Dow at new 18-month highs
Stocks gained Monday, pushing the Dow to its highest point in a year-and-a-half, after a report showing a rise in consumer spending added to bets about the strength of the economic recovery.
The Dow Jones industrial average added 45 points, or 0.4 percent, according to early tallies, ending at 10,895.86, the highest point since September 26, 2008, when it closed at 11,143.13. The S&P 500 index gained 6 points, or 0.6 percent. The Nasdaq composite rose 9 points, or 0.4%.
"It looks like we have a nice, uplifting session, fueled by some end-of-quarter portfolio rebalancing in a holiday-shortened week," said Fred Dickson, chief market strategist at D.A. Davidson & Co.
The first quarter ends Wednesday and currently the Dow is up 4 percent, the S&P 500 is up 4.6 percent and the Nasdaq is up 5.6 percent. Dickson said that when stocks have had a positive quarter, end-of-quarter machinations tend to be positive, as managers look to play catch up.
Dollar softens vs. euro on Greece hopes
The dollar fell against major currencies Monday as the euro continued to strengthen on last week's announcement that European Union leaders will aid debt-stricken Greece if necessary.
What prices are doing: The dollar lost ground against the euro, falling 0.5% to $1.3479. The greenback also slipped 0.6% against the British pound, trading at $1.4983.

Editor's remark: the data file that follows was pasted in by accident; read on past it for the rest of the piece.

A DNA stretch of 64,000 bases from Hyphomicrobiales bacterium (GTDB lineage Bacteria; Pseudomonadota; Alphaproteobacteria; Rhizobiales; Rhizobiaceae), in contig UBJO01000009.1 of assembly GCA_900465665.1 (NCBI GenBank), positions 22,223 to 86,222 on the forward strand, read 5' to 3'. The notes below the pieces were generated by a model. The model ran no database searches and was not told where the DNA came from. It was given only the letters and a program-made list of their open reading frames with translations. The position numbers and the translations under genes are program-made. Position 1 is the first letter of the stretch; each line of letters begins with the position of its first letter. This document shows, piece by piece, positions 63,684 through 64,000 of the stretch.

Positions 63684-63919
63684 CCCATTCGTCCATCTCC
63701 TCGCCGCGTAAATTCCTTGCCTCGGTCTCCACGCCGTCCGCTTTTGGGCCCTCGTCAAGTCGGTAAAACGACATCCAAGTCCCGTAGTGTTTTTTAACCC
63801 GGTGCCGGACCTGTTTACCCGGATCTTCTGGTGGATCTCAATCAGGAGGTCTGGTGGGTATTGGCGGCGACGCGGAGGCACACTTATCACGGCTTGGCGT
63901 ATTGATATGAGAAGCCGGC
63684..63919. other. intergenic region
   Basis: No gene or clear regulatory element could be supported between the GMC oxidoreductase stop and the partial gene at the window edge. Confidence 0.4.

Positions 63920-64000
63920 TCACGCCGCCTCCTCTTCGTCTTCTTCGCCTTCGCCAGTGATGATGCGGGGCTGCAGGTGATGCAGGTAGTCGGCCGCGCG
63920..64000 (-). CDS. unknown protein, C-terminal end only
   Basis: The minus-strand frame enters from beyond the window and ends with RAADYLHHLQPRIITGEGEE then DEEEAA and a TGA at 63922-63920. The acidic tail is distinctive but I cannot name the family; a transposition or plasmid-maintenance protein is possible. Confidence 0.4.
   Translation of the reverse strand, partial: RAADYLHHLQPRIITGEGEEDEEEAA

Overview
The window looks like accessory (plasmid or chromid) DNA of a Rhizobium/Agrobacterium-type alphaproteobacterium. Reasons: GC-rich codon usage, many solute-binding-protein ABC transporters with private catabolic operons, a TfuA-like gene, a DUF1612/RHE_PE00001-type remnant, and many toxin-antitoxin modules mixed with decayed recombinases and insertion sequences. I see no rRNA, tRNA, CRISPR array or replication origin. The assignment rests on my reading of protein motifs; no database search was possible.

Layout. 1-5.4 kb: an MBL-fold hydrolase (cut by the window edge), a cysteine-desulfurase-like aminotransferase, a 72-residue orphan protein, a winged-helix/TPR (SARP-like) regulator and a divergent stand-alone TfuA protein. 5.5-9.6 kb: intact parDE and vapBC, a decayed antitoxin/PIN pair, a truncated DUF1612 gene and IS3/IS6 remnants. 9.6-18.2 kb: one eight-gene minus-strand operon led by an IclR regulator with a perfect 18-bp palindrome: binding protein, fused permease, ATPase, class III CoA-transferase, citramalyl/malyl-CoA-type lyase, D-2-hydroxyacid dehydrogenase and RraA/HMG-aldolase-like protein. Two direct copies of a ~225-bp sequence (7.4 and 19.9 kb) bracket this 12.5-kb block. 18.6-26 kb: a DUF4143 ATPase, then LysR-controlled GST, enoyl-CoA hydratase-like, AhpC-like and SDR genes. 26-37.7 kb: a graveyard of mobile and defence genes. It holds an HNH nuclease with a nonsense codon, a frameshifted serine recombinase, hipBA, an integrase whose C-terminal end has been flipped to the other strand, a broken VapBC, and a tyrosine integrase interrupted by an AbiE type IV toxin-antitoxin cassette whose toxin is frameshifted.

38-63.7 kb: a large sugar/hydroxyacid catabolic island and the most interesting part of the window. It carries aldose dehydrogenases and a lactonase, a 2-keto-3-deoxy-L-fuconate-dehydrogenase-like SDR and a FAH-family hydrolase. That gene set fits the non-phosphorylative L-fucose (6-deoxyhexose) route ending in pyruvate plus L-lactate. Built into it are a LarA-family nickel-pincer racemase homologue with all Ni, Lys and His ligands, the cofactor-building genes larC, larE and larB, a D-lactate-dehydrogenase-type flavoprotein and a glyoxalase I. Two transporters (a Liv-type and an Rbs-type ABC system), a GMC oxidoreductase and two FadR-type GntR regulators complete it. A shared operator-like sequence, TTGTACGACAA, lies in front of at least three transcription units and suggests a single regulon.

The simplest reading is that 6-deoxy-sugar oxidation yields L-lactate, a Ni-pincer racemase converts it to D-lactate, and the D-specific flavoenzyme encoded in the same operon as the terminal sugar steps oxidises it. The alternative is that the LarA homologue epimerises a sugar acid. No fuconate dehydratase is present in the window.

The dollar was little changed versus the yen at Â¥92.47.Â Â Â Â Â Â
What's moving the market: Last week, European Union leaders met at a summit in Brussels and approved an emergency bailout plan that could be used to rescue the Greek economy. The aim is to contain Greece's crisis and prevent it from snowballing across Europe.
Treasurys fall on lower demand
Treasury prices continued to fall Monday following tepid auctions last week.
What prices are doing: The benchmark 10-year note fell 17/32 to 97-21/32 and its yield rose to 3.87 percent. The 30-year bond fell 27/32 to 97-6/32 with a yield of 4.78 percent. Bond prices and yields move in opposite directions.
The 5-year note fell 13/32 to 99-5/32 with a yield of 2.61 percent. The 2-year note fell 20/32 to 99-9/32 with a yield of 1.06 percent.
What's moving the market: Consumer spending and income numbers released by the Commerce Department Monday came in as expected, and weren't major market movers. Personal spending rose for a fifth straight month in February, while personal income was virtually unchanged. Stocks posted modest gains in wake of the news.
Oil prices soar above $82
Oil prices soared Monday as Europe inched closer to a solution for Greece's debt crisis, sending the dollar down against the euro.
What prices are doing: Crude oil prices for May delivery rose $2.17 to settle at $82.17 a barrel. After four weeks of declines, prices began the week down just $1.01 below a 2010 peak of about $83.18 a barrel.
What's moving the market: Prices soared amid hope that Europe is closer to a solution to Greece's lingering debt problems.
CNNMoney.com reporters Julianne Pepitone, Annalyn Censky, Alexandra Twin and Chavon Sutton contributed to this report.